WASHINGTON — Orders for "big ticket" durable goods rose 1.4% in June, the biggest increase since March, but the improvement came entirely from higher demand for military equipment, the government reported Thursday.
The Commerce Department said orders for durable goods climbed to a seasonally adjusted $108.5 billion last month, $1.5 billion above the May figure.
The 1.4% increase followed no change in May and was the biggest advance since a 4.2% rise in March. But after removing a 15.8% jump in defense orders, the civilian categories showed no growth at all last month.
The Reagan Administration still found reason for optimism, contending that manufacturing orders have been improving steadily this year because American companies were enjoying more success selling overseas.
Commerce Secretary Malcolm Baldrige said new orders have been averaging $104.4 billion a month during the first half of this year, up 5.3% from the level in the last half of 1986.
"Rising exports are brightening the picture for durable goods producers," he said in a statement.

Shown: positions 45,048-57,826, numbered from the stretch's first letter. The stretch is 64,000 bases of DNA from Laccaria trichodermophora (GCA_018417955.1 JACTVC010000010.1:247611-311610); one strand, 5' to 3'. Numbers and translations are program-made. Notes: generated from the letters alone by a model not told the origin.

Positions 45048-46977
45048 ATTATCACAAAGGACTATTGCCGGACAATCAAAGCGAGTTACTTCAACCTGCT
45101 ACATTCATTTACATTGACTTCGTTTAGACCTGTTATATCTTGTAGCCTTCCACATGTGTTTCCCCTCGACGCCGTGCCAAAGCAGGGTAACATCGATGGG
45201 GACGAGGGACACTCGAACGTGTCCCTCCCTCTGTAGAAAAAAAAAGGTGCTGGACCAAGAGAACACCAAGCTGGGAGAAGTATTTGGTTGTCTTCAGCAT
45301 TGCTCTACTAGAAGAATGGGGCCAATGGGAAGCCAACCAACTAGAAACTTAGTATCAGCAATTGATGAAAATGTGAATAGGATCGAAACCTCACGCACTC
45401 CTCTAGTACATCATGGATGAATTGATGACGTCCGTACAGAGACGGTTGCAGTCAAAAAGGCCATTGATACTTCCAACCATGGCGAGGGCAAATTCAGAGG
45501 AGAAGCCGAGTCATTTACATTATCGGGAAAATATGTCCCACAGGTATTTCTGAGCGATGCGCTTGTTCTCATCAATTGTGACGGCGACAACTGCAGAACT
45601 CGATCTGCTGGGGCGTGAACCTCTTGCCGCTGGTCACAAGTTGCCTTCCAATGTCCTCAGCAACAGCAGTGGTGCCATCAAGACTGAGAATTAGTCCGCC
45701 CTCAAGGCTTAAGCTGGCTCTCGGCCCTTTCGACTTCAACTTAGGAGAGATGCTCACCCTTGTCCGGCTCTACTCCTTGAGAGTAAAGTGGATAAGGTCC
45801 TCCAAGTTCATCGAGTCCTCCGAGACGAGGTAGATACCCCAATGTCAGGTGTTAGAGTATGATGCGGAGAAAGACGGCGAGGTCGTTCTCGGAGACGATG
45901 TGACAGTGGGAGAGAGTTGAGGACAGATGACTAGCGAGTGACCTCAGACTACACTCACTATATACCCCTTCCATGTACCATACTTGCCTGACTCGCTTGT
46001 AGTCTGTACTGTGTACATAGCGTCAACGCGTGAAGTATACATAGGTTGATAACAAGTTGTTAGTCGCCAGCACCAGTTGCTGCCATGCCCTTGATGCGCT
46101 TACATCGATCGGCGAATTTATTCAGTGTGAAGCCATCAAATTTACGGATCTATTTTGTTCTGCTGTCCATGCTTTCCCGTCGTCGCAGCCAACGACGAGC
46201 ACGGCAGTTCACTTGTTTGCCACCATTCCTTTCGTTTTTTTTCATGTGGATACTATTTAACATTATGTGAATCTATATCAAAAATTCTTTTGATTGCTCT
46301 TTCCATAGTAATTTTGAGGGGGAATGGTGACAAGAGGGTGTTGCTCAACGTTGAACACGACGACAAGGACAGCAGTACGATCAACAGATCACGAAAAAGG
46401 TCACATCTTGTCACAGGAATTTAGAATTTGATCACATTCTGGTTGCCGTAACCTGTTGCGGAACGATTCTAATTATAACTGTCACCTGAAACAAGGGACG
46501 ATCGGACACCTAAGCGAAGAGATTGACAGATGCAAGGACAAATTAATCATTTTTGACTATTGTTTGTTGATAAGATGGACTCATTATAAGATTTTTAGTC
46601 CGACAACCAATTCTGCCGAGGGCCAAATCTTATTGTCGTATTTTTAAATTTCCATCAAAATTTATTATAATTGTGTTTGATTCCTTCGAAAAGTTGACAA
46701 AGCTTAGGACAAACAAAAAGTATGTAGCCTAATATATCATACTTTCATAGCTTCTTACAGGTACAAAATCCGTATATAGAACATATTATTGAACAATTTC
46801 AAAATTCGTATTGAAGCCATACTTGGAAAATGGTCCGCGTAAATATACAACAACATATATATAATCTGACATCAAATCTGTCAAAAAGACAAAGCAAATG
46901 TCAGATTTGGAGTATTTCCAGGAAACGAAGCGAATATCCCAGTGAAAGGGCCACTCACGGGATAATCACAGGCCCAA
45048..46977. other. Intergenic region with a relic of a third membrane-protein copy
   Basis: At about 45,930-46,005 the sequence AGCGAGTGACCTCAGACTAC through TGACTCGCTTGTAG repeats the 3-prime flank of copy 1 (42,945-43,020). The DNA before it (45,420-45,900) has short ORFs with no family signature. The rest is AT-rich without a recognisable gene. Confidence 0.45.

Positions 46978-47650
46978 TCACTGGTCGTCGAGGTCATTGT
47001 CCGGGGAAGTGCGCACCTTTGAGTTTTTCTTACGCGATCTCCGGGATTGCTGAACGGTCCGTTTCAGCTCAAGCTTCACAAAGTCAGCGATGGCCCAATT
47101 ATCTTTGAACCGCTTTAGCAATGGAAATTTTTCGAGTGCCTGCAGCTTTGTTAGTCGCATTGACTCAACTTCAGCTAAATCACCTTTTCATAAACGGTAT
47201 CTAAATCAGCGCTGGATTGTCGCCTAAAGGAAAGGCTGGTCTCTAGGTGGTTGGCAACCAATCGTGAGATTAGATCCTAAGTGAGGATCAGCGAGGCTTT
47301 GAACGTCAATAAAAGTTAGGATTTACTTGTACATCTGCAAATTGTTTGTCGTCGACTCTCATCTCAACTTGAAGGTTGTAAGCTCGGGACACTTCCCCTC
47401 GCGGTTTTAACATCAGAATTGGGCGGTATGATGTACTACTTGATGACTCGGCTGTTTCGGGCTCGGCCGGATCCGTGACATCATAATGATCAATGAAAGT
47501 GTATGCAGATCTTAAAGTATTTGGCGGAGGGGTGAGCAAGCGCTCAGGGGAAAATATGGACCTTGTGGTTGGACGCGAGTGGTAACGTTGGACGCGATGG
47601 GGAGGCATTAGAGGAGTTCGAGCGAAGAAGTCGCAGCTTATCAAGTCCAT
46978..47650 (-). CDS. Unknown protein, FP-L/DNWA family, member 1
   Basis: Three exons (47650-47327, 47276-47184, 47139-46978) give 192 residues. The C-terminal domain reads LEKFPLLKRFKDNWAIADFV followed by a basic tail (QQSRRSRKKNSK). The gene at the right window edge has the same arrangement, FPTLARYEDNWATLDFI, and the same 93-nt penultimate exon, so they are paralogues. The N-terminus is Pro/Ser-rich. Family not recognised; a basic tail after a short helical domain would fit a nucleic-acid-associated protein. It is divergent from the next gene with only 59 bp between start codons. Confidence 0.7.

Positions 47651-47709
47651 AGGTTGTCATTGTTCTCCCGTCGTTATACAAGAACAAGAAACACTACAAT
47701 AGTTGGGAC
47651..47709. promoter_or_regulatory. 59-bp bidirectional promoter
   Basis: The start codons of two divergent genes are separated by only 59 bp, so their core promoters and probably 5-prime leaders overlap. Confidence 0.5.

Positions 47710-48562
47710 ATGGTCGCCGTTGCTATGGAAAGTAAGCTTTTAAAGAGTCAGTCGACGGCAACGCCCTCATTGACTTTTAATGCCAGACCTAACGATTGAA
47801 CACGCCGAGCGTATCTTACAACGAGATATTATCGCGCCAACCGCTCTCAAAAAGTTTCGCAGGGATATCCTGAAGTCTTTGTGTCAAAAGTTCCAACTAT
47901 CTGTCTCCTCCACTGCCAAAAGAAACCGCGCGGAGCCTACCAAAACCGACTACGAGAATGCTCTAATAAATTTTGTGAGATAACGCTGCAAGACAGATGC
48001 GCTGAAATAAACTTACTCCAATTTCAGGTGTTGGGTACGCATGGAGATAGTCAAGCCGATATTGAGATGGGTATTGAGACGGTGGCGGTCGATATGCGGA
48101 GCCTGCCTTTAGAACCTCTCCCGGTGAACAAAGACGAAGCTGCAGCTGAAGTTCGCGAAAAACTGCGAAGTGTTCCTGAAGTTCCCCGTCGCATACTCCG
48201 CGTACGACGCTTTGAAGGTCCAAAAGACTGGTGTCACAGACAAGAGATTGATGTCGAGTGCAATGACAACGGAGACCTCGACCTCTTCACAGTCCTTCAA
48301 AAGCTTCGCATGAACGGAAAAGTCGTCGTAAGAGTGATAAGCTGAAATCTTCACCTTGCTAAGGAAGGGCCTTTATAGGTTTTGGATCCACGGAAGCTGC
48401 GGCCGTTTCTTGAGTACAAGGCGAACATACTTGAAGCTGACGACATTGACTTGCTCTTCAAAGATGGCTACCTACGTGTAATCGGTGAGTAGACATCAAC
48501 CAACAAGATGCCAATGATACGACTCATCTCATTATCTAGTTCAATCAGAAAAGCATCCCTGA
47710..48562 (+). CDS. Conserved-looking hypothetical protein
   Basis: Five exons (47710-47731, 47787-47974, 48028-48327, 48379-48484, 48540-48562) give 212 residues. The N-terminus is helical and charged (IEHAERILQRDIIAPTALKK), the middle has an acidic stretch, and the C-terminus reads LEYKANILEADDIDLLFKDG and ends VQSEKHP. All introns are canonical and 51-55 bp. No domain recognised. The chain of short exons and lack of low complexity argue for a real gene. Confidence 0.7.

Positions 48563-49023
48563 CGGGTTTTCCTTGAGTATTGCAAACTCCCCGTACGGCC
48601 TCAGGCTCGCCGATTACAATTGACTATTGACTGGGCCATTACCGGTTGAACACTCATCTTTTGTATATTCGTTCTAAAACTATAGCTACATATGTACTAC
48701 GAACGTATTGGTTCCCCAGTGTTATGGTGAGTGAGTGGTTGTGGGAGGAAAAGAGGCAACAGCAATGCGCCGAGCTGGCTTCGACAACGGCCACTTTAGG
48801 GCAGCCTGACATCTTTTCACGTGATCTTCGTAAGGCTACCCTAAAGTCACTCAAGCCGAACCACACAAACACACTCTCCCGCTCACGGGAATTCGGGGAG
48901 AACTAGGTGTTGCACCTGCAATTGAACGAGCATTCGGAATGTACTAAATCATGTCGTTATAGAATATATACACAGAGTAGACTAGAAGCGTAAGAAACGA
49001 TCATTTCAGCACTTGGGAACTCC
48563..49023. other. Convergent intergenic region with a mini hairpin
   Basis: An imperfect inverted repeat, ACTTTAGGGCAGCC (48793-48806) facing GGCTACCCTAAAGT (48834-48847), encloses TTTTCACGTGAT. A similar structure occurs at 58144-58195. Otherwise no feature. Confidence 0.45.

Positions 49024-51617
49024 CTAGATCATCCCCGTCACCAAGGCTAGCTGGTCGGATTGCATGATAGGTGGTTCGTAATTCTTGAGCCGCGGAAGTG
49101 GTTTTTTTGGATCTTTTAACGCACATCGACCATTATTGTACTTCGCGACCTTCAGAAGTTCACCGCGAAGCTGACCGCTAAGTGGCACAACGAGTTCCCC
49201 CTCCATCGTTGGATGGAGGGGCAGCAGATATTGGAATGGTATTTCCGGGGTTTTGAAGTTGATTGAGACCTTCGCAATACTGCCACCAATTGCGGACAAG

But many private economists said higher export sales were being offset by much weaker domestic demand and these two forces would keep manufacturing from enjoying much of a pickup.
"The June report suggests modest strength. We will continue limping along, but we are not going to have a boom," said Bruce Steinberg, senior economist at Merrill Lynch in New York.
Orders in the closely watched category of non-defense capital goods, which reflect business investment plans, fell 3% in June after strong gains in April and May. Business investment spending was weak all last year, and many economists are concerned that it will show little strength this year because of the new tax law, which removed many business investment tax breaks.
Roger Brinner, an economist with Data Resources Inc. of Lexington, Mass., said the boom in export sales was helping to offset the negative effects of the new tax law.
"If you look at almost any major export category, you find double-digit growth rates since mid-1986," he said. "The export strength is managing to buffer weakness from tax reform. If it wasn't for that, U.S. manufacturing would be a sad sector."